She is not well-known to the general jazz fan. Her bop and Bill Evans influenced piano can stand on its own, and her singing is top rank. Her few recordings show her music to be powerful and appealing. Ellyn Rucker is an underrated jazz musician. She has recorded several albums for Capri and has a full-length video on Leisure Jazz.. 

Perhaps if Ellyn Rucker had taken up music full-time 20 years earlier or lived in a larger area than Denver she would be a bigger name. However, her talent has long been in the major leagues and her recordings are all quite appealing and powerful. 

           Here is "The Night Has a 1000 Eyes" from above album 

Ms. Rucker since 1987 has released some fine records as “Ellyn,” (’87) “This Heart of Mine” (’88) “Nice Work!,” (89) “Thoughts of You,” (92) these are on the Capri label. She then went with the Leisure label for “Live In New Orleans” again in ’92. Her latest release is from 2003 “Now,” on Capri.   

 (Info edited from AMG, Capri & Encyclopedia of Popular Music)

Here's the Lenny Kaye Quartet featuring Lenny Kaye - Vocals, Ellyn Rucker - Piano, Dean Ross - Bass, and Jack McCutchan - Drums

Monday, 28 July 2014

Rudy Vallee born 28 July 1901

Rudy Vallée (July 28, 1901 - July 3, 1986) was a popular American singer, actor, bandleader, and entertainer. Born Hubert Prior Vallée in Island Pond, Vermont, he grew up in Westbrook, Maine. In high school, he took up the saxophone and acquired the nickname "Rudy" after then famous saxophonist Rudy Wiedoeft. 

Having played drums in his high school band, Vallee played clarinet and saxophone in various bands around New England in his youth. In 1917, he felt that Uncle Sam needed one more brave young man in World War I, but was discharged when the Navy authorities found out that he was only 15.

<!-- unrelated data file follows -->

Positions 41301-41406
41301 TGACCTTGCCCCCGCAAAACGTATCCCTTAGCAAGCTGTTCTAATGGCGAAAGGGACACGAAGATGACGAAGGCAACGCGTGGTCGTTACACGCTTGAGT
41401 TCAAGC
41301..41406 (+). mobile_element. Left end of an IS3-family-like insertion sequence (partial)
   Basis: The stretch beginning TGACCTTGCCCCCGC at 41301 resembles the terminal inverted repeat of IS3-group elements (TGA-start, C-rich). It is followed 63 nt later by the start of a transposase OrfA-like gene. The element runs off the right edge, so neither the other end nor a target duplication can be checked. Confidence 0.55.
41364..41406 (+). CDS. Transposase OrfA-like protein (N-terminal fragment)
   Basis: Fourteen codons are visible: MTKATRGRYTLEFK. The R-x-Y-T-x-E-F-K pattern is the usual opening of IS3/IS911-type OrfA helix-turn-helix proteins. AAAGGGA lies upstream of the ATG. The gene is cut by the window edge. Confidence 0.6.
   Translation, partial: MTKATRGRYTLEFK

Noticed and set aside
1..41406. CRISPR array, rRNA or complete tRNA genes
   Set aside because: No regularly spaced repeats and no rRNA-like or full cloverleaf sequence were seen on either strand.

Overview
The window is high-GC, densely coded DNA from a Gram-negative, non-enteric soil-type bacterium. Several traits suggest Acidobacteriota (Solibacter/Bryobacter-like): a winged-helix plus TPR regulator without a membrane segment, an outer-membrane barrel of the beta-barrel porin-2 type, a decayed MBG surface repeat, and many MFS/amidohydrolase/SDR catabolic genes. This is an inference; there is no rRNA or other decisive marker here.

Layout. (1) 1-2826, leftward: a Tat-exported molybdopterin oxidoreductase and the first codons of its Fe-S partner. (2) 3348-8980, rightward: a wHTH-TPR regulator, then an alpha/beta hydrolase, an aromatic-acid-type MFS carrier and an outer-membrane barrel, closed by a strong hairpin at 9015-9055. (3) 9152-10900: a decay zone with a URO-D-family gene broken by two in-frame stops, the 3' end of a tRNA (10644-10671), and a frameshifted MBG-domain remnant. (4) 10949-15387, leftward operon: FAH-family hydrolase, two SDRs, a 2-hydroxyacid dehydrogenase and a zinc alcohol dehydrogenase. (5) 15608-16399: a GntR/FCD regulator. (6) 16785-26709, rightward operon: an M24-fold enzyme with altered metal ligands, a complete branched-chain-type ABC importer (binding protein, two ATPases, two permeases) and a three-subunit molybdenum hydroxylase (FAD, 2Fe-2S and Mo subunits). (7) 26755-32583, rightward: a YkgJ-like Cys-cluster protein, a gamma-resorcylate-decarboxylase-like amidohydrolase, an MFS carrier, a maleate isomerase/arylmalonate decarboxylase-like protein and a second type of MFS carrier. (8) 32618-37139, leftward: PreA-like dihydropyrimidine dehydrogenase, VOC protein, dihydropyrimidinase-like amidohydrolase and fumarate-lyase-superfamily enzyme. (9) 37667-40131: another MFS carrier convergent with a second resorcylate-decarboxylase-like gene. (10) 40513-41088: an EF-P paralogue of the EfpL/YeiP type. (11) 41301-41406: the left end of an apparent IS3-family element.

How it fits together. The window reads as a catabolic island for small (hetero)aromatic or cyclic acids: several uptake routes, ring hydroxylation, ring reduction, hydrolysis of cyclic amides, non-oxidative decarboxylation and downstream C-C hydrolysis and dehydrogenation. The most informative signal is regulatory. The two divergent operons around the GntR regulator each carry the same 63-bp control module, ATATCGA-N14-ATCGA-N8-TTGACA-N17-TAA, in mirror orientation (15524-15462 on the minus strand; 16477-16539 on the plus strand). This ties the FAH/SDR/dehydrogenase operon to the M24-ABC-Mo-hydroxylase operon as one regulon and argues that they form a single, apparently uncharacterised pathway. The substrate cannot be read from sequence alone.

From 1924 through 1925, he played with the "Savoy Havana Band" in London. He then returned to the States to obtain a degree in Philosophy from Yale and to form his own band, "Rudy Vallee and the Connecticut Yankees." He had a rather thin, wavering tenor voice and seemed more at home singing sweet ballads than attempting vocals on jazz numbers. However, his singing, together with his suave manner and handsome boyish looks, attracted great attention, especially from young women. Vallee was given a recording contract and in 1928, he started performing on the radio. 

Vallee also became what was perhaps the first complete example of the 20th century mass media pop star. Flappers (the predecessors of "bobby soxers"), mobbed him wherever he went. His live appearances were usually sold out, and even if his singing could hardly be heard in those venues not yet equipped with the new electronic microphones, his screaming female fans went home happy if they had caught sight of his lips through the opening of the trademark megaphone he sang through.